Following the diagnosis, treatment involves the use of one a number of ring fixator devices, such as the mini ring fixator, the Ilizarov apparatus, the Taylor Spatial Frame, or motorised nails, such as the Fitbone nail. All of these have specific indications for use.

The intramedullary nail

An alternative to the external ring fixator device is the intramedullary rod or nail. It is an internal device that is implanted in the intramedullary canal of a surgically fractured longbone. There is a motor inside the nail with an antennae attached which is implanted under the skin. With a remote device the patient can activate the motor within the nail via the antennae to lengthen the nail gradually and so steadily increase the length of the bone as it continues to grow to heal the fracture.

Dr Weber says his surgery has exclusive right to the Fitbone nail in the UAE. http://www.fitbone.dk/en/? Technique:The_Fitbone_nail

The Fitbone nail has several advantages:
•There is no connection through the skin
•No need for pin site care - and no pin hole problems
•The scarring is minimal
•The patients have less pain



It is essential that this procedure is carried out by an expert orthopaedic surgeon as there is a risk of severe bone infection and other complications like contractures of joints if the pins are not fitted correctly or the postoperative management is not appropriate.

Recommended reading: Complications of Ilizarov leg lengthening: a comparative study between patients with leg length discrepancy and short stature. – B. Vargas Barreto, et al.

Reference: Int Orthop. 2007 October; 31(5): 587–591. doi: 10.1007/s00264-006-0236-2 PMCID: PMC2266651 http://www.ncbi.nlm.nih.gov/pmc/ articles/PMC2266651

Lengthening the bone

There are a range of ring fixator devices; however, the procedure for using these devices is similar. After thorough measurements of the required length and correct positioning of the limb there is an initial surgery, during which the bone is surgically fractured and the external ring apparatus is attached with pins penetrating the soft tissue and into the bone – one part to the distal portion of the bone and the other the proximal segment. After 7 days the bone begins to form a fracture callous and the fractured bone begins to grow together. While the bone is growing, the frame is adjusted at regular intervals by turning a set of screws which gradually increases the space between the two rings and thus the proximal and distal portions of the bone are slowly drawn apart (distraction) while the fracture callous continues to grow between the two – in a sense tricking the bone to continue growing. This is distraction-osteogenesis.

“This is a natural process,” Dr Weber explained. “You always have a weaker and softer area in the middle of the callus so this is why you can do the lengthening. And all the surrounding tissue – nerves, muscle, tendons – grow with the bone as it is being lengthened – the same process as in a growing child.”

He said that the bone grows at a rate of about 3 cm per month.

“We always use some form of fixator device. However, we prefer to use the external ring fixator because it provides the best correctability of the deformities, the best mobility for the patients with full weight bearing and has all the different sizes we need for paediatric to adult patients,” Dr Weber explained. “Once the frame is fitted, the patient can walk around and lead a pretty much normal life. The patient will generally wear it for several months, depending on the length of new bone that’s required.”

As an alternative of the external fixator the implanted motorised intramedullary fitbone nail can be used for lengthening.

When the bone growth has reached the required length and the fracture callus completely maturated, the frame is removed and the treatment is complete.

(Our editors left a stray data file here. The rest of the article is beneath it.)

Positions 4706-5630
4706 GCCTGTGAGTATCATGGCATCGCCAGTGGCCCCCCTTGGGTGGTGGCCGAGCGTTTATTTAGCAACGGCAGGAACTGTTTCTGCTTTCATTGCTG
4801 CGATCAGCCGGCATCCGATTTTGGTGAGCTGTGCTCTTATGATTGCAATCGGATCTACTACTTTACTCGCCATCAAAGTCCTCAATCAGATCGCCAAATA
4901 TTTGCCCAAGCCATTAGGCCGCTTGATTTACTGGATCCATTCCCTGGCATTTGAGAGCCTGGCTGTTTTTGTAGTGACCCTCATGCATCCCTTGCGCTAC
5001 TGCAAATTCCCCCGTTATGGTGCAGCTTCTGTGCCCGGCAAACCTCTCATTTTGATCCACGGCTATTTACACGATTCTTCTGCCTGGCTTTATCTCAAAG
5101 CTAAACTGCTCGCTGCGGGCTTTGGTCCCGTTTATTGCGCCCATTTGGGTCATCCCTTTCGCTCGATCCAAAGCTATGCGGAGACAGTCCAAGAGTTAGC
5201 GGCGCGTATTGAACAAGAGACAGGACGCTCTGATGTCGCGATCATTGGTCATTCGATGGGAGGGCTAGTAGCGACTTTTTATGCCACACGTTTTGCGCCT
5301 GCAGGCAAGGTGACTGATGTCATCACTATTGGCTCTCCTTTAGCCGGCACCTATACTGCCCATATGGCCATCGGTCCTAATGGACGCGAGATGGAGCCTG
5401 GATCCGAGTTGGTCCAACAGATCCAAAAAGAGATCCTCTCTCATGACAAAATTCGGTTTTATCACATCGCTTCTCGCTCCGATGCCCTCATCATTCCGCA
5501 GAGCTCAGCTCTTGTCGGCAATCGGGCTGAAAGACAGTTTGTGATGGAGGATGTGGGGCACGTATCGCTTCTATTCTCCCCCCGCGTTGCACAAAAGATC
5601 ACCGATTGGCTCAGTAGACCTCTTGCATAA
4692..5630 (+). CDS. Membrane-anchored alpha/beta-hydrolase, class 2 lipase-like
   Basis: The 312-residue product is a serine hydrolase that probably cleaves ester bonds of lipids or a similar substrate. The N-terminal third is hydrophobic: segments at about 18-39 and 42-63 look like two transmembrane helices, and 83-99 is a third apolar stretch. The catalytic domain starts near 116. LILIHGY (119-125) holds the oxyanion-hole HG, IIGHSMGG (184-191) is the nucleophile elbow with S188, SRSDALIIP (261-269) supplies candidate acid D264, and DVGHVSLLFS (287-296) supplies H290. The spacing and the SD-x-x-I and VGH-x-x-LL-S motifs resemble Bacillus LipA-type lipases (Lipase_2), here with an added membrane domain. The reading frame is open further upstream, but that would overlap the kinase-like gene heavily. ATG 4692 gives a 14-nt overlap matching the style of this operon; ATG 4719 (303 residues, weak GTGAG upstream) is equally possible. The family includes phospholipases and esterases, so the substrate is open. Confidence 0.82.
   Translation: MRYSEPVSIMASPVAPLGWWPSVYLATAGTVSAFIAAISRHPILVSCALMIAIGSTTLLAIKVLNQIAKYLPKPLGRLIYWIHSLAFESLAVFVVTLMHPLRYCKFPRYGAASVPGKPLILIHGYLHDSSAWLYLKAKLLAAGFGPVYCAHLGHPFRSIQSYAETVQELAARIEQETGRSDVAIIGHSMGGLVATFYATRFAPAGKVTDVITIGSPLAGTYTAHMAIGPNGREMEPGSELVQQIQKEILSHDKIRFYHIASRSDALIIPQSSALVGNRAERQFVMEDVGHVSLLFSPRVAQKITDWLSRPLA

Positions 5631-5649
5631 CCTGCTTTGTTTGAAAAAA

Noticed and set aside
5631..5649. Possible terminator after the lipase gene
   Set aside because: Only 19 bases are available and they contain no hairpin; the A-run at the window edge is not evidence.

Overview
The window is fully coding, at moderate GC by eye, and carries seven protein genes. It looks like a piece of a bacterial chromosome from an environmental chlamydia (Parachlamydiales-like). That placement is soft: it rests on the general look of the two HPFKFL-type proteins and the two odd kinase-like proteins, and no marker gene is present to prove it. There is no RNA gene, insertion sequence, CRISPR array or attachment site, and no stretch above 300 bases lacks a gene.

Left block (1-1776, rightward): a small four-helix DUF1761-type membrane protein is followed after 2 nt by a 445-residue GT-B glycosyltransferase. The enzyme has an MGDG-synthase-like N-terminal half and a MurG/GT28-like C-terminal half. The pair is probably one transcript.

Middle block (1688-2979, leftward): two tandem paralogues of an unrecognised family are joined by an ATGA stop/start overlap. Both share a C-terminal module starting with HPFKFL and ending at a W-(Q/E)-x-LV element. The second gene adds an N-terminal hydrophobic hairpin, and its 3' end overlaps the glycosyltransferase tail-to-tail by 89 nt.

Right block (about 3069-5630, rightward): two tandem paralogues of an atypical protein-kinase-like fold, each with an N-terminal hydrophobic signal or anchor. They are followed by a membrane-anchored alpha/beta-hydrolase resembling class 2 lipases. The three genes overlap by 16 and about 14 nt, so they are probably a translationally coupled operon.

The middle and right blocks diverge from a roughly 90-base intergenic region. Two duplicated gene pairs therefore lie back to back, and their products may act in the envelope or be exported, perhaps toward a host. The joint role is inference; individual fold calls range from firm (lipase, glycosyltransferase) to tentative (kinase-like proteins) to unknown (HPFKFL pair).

Long-standing question in bone biology answered

A long-standing question in bone biology has been answered: It is the spindly extensions of bone cells that sense mechanical stimulation and signal the release of bone-growth factors, according to research from The University of Texas (UT) Health Science Center at San Antonio.

The study, reported recently in Proceedings of the National Academy of Sciences of the United States of America, offers an important clue for developing therapies to treat the bone-thinning disease osteoporosis and bone loss associated with aging, said Jean Jiang, PhD, senior corresponding author from the Department of Biochemistry, UT Health Science Center Graduate School of Biomedical Sciences.

Sensitive extensions

“Osteocytes are the most abundant cells in bone,” Dr Jiang said. “In the field of bone biology, there was a long-standing debate as to which part of the osteocyte senses mechanical loading. In this study, we demonstrate for the first time that it is the extensions, which are called dendrites.”

Regular physical exercise is highly beneficial in maintaining bone health and in prevention of bone loss and osteoporosis. Mechanical stimulation of the bone through weight bearing is critical for promoting bone remodeling, said Sirisha Burra, PhD, lead author from the Department of Biochemistry.

“Maintenance of bone health depends on the osteocytes’ ability to sense the stimulation,” Dr Burra said. “If osteocytes lose this ability, it could possibly lead to diseases such as osteoporosis. Hence, it is important to understand this mechanism.”

Mechanical impact

The Health Science Center collaborated with Southwest Research Institute in San Antonio to estimate the mechanical impact of force applied to the dendrites. Magnitudes of mechanical stress were determined.

“Understanding how bone cells sense and respond to mechanical signals within the skeleton is an inherently multidisciplinary problem,” said co-author Daniel P Nicolella, PhD, institute engineer in the Mechanics and Materials Section at Southwest Research Institute. “We determined the mechanical stresses applied to the osteocytes in these experiments so that they can be compared to the mechanical signals predicted to occur within the skeleton during routine physical activities.”

Intriguing idea

Apart from its clinical implications, the study is intriguing because it “brings in a novel thought that different parts of a single cell can have different material and sensory properties,” Dr Jiang said. “Different parts of the cell can react differently to the same stimulus. This is a very important fact to consider while studying cellular signaling and regulatory mechanisms.”

● Citation: doi: 10.1073/pnas.1009382107

ate of upload: 25th Sep 2010